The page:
With schools closed for weeks—and in some states and districts, until the end of the school year—to slow the spread of the coronavirus, principals are leading their school communities into the uncharted territory of K–12 distance learning, writes Denisa R. Superville for Education Week.
Many schools are working fast to attempt to offer students high-quality, equitable distance learning within a very short time. School leaders must not only support teachers figuring out how to translate classroom curricula into engaging virtual lessons, but also ensure that all students—including those who are tough to reach even on a regular school day and those who don’t have access to a reliable internet connection—continue learning and connecting with their teachers and peers. At the same time, they must see to it that students who depend on schools for food and other critical supports continue to receive these services.
Here are four ways principals say they plan to lead their school communities and support teachers.
Be a ‘Calm and Motivating Presence’
Kelly Corbett, principal of Otsego Elementary School in Otsego, Minnesota, told Superville that principals and instructional leaders must remain level-headed: “We need to be prepared. We don’t need to panic. We have the resources in front of us. We have great educators. We just need to plan…. There will be bumps in the road; there will be glitches. Things happen.”
Day-to-day, Corbett is busy “working on making sure that teachers are developing high-quality lessons, answering questions about content and teaching, and helping troubleshoot along the way when teachers start using a digital platform they’ve really only used for short periods—mainly snow days.” But beyond these everyday responsibilities, she said, “being that calming and motivating presence is essential.”
Be a Source of Information
In addition to handling questions from teachers related to taking lessons online and troubleshooting tech issues, it’s important that school leaders also take on the role of chief information officer for the school community.
Kerensa Wing, principal at Collins Hill High School in Gwinnett County, Georgia, tries to keep in touch daily with students and their families so that she’s regularly communicating—in a calm and measured way—her expectations for students’ learning. “We want to continue the learning. We want to keep it positive, be patient with folks,” Wing told Superville. “We want them to be patient with the students’ learning curve. This is the first time they will be online for more than two days in a row.”
Encourage Teachers to Create a Sense of Normalcy for Students
Corbett, the principal at Otsego Elementary, is guiding her teachers to recreate practices for their students that are similar to their previous ones, by doing things like greeting students each morning with a video message and building in mindfulness breaks. The goal is not to replicate the whole school day at home but to provide students with a sense that they are still connected to the school community.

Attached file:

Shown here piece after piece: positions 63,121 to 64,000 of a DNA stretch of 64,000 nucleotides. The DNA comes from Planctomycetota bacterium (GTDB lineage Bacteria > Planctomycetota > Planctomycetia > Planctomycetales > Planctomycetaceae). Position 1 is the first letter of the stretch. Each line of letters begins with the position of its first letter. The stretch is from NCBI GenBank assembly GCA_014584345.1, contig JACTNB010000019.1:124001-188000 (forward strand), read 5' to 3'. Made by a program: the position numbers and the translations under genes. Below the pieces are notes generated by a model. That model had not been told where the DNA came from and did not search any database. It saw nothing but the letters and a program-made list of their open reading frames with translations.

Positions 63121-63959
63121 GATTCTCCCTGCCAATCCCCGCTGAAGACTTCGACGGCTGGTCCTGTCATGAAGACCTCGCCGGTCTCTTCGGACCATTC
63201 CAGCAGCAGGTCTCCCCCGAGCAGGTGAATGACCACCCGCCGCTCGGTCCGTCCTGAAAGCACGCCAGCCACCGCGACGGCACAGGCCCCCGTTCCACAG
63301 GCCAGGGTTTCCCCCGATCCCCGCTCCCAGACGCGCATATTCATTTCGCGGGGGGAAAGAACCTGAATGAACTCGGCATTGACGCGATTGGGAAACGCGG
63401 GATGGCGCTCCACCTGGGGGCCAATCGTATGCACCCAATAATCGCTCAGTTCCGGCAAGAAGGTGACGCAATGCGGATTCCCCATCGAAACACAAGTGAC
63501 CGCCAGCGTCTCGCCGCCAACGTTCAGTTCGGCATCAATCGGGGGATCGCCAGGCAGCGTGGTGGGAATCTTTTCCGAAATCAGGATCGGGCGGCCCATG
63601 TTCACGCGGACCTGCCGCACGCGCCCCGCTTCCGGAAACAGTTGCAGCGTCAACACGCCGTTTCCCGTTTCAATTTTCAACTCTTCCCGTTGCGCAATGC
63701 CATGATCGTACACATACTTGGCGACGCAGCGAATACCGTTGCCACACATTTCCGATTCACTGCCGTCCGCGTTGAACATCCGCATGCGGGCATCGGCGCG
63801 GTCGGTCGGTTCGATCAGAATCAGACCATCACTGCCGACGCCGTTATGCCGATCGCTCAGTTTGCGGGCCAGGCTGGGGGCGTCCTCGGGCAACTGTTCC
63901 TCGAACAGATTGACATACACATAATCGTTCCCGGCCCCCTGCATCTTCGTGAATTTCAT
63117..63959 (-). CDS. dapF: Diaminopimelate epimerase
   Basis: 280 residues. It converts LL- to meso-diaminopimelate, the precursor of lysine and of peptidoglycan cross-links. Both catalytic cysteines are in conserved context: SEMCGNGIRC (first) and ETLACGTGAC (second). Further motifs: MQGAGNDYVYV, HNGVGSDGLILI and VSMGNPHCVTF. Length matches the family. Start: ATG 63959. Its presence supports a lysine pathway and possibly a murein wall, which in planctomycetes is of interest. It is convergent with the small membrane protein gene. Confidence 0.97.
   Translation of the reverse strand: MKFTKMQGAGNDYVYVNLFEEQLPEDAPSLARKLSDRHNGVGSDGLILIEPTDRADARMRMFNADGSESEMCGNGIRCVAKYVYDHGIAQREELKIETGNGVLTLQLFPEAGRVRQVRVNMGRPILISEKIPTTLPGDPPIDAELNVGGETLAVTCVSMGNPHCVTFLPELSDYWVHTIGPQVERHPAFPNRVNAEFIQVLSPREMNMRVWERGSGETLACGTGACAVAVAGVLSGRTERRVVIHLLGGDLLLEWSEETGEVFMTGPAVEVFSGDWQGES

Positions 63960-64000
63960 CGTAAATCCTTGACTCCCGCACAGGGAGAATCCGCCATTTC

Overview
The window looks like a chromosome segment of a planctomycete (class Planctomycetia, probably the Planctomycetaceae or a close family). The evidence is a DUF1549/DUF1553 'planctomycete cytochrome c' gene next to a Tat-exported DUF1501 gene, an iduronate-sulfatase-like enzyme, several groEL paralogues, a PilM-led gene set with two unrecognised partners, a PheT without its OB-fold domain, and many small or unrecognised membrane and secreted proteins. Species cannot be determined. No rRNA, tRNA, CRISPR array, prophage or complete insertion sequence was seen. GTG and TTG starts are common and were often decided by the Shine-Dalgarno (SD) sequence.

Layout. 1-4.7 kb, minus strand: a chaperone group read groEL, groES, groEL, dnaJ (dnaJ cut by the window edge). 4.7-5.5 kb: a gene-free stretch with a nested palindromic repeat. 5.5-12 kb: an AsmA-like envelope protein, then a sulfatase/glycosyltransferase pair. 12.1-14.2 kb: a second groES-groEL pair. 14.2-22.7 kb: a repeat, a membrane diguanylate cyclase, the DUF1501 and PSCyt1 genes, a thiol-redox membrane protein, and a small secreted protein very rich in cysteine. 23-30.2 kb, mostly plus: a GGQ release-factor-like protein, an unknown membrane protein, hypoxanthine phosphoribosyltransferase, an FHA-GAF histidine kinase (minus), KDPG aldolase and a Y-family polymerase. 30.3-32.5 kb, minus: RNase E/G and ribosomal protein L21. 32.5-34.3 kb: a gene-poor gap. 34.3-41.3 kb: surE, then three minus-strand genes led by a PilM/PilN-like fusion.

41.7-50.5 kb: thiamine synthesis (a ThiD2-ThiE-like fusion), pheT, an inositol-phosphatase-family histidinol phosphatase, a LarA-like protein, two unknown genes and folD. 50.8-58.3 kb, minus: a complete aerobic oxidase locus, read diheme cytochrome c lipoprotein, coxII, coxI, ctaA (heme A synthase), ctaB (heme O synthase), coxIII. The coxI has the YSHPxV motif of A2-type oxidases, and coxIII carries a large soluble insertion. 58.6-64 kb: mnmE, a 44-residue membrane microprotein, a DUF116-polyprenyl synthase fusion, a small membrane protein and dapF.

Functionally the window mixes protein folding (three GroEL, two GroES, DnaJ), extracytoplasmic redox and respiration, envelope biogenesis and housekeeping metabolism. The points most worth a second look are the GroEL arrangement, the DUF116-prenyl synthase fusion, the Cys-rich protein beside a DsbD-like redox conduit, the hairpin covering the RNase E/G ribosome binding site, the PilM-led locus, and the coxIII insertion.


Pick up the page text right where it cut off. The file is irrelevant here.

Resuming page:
To help students continue to benefit from some of the school’s support structures, Corbett has asked teachers to brainstorm how to bring those structures into students’ homes—giving kids access to a virtual “calming corner” like they have in classrooms, a cozy spot where kids can retreat for a few minutes to manage their emotions.
Corbett has asked her school counselors and social workers to come up with self-regulating exercises kids can do at home. “It could be everything from counting your breaths, different ways to regulate your breathing, physical activities. We’ll have to figure out the best way to keep those experiences going when the students aren’t here,” says Corbett.
Make Sure Teachers Feel Supported
When Paul Kelly, principal at Elk Grove High School in Elk Grove Village, Illinois, hosted an online staff meeting, his teachers peppered him with questions about how they could possibly meet all the different needs of their students. Kelly’s message to them, after expressing his confidence that they would do their best for students, was that teachers needed to first take care of their own emotional health. “You are only going to be able to help the kids if you are in the right emotional space. Take care of the stresses in your home, with your family, and we will work together to make the e-learning work for kids,” he told his staff.
As a principal, he told Superville, his responsibilities are evolving given the realities of life during a pandemic. “I think my role shifts completely into this symbolic keeper of hope,” Kelly said. “My role in this family is to make sure that we know that we are trying to get them whatever they need, having staff members feeling like we care about them as humans and as families, and all of the details of their professional lives will get resolved.”